Serial femtosecond crystallography (SFX) using X-ray free-electron lasers (XFELs) holds enormous potential for the structure determination of proteins for which it is difficult to produce large and high-quality crystals. SFX has been applied to various systems, but rarely to proteins that have previously unknown structures. Consequently, the majority of previously obtained SFX structures have been solved by the molecular replacement method. To facilitate protein structure determination by SFX, it is essential to establish phasing methods that work efficiently for SFX. Here, selenomethionine derivatization and mercury soaking have been investigated for SFX experiments using the high-energy XFEL at the SPring-8 Angstrom Compact Free-Electron Laser (SACLA), Hyogo, Japan. Three successful cases are reported of single-wavelength anomalous diffraction (SAD) phasing using X-rays of less than 1Å wavelength with reasonable numbers of diffraction patterns (13000, 60000 and 11000). It is demonstrated that the combination of high-energy X-rays from an XFEL and commonly used heavy-atom incorporation techniques will enable routine de novo structural determination of biomacromolecules.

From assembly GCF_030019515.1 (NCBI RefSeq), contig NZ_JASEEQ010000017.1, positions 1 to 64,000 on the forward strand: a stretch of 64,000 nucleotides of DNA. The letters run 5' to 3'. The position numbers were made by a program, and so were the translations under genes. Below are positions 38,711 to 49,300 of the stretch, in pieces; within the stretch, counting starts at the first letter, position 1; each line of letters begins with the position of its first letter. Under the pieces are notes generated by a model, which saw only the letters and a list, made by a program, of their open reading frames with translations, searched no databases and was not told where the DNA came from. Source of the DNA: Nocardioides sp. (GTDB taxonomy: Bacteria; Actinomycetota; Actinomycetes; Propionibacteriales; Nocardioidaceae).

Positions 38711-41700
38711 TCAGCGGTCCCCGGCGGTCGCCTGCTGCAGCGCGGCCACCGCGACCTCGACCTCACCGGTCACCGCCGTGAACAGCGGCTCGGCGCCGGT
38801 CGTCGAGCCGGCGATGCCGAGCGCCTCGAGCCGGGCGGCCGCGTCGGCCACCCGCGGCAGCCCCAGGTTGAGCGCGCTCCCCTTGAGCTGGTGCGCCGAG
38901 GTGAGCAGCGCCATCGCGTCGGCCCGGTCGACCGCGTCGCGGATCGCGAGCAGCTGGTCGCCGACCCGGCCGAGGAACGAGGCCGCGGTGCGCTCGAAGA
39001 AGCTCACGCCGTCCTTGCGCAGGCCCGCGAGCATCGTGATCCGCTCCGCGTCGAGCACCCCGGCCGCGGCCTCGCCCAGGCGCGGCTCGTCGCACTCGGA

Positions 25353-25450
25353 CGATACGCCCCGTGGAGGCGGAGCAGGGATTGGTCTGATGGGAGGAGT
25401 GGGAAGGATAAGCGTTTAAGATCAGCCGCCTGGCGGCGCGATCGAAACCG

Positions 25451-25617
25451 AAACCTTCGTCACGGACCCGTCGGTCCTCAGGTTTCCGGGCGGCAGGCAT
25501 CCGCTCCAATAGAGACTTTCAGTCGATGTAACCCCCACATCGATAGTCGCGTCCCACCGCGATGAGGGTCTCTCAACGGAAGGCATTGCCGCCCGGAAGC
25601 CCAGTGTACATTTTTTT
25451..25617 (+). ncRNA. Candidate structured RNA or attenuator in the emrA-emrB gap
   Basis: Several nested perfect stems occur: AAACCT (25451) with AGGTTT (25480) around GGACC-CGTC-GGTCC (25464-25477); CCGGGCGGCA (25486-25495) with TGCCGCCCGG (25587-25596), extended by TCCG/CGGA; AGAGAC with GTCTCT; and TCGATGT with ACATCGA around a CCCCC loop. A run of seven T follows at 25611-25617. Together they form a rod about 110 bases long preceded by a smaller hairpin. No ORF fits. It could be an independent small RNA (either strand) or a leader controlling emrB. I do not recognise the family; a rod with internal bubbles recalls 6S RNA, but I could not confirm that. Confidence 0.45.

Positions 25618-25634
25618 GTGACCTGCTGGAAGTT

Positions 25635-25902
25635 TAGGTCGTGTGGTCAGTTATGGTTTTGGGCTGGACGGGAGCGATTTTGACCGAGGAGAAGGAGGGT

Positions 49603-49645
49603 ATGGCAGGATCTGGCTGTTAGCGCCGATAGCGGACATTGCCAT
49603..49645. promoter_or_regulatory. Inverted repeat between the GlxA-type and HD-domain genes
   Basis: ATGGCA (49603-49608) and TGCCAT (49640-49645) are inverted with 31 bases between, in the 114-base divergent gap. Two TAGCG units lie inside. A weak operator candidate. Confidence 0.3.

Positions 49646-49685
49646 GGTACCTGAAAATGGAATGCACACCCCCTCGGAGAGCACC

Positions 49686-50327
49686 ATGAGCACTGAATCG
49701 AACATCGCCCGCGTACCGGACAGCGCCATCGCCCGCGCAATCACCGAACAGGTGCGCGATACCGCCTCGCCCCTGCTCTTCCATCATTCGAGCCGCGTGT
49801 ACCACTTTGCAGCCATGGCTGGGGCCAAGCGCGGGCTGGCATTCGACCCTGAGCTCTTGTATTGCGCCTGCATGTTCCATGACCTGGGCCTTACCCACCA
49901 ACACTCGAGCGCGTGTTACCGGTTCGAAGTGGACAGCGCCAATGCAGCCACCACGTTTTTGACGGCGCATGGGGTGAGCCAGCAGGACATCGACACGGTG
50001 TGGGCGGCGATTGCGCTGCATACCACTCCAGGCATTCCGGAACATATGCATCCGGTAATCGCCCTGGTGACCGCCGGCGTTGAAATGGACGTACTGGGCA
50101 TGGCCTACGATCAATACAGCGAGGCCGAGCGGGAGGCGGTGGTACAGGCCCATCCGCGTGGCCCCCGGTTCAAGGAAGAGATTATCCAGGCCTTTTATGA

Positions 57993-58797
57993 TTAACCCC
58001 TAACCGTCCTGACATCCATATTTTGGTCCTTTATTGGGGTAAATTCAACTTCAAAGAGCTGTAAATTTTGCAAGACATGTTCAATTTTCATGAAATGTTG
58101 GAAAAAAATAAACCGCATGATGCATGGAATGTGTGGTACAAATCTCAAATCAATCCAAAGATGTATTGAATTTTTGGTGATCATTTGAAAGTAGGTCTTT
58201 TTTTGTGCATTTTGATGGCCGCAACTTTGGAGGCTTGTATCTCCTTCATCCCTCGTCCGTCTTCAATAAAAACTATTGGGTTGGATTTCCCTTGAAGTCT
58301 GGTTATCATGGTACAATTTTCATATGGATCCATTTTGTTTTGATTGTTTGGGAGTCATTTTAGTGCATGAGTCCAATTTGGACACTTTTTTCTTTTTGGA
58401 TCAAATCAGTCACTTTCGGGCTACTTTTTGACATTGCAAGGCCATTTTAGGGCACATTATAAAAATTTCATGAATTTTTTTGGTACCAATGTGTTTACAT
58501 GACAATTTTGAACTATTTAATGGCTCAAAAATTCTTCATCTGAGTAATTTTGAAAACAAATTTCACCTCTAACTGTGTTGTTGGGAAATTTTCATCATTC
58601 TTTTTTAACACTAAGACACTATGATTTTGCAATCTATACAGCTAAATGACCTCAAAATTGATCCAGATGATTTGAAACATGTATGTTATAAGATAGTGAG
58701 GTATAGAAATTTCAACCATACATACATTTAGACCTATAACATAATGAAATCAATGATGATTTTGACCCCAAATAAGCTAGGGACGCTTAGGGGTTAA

- SAD phasing
- mercury soaking
- selenomethionine derivatization
- serial femtosecond crystallography
ASJC Scopus subject areas
- Materials Science(all)
- Condensed Matter Physics